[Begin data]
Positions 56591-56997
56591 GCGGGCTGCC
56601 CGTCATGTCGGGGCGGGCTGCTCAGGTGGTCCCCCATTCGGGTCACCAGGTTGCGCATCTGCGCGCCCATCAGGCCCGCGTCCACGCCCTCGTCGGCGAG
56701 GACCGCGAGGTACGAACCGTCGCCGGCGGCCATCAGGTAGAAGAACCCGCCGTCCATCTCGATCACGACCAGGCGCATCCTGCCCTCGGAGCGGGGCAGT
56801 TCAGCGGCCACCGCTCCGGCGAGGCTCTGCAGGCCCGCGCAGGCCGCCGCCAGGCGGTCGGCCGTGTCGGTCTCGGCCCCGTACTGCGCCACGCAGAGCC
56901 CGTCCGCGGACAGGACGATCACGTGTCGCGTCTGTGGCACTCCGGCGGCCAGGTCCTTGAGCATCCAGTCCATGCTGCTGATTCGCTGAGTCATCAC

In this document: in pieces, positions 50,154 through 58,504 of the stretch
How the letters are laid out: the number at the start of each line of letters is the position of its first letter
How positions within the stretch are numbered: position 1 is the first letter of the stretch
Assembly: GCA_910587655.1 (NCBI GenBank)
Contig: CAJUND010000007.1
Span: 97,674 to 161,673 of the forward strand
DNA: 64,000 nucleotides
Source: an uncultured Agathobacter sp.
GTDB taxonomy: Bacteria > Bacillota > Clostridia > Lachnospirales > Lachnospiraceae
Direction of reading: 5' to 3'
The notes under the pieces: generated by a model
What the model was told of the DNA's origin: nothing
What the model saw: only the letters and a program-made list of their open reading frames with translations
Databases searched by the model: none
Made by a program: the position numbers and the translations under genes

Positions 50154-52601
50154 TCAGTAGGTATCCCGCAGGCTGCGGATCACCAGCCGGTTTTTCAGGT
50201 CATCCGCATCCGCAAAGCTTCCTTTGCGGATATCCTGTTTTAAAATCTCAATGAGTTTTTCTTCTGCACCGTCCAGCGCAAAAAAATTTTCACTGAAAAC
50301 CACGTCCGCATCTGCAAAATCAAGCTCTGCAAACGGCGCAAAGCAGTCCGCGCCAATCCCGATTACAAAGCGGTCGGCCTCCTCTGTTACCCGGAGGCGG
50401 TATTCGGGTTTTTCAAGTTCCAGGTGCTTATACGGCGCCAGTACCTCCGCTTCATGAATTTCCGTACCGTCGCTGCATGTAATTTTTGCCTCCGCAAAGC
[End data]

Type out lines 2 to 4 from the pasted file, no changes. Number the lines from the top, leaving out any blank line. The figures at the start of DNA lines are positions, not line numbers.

56591 GCGGGCTGCC
56601 CGTCATGTCGGGGCGGGCTGCTCAGGTGGTCCCCCATTCGGGTCACCAGGTTGCGCATCTGCGCGCCCATCAGGCCCGCGTCCACGCCCTCGTCGGCGAG
56701 GACCGCGAGGTACGAACCGTCGCCGGCGGCCATCAGGTAGAAGAACCCGCCGTCCATCTCGATCACGACCAGGCGCATCCTGCCCTCGGAGCGGGGCAGT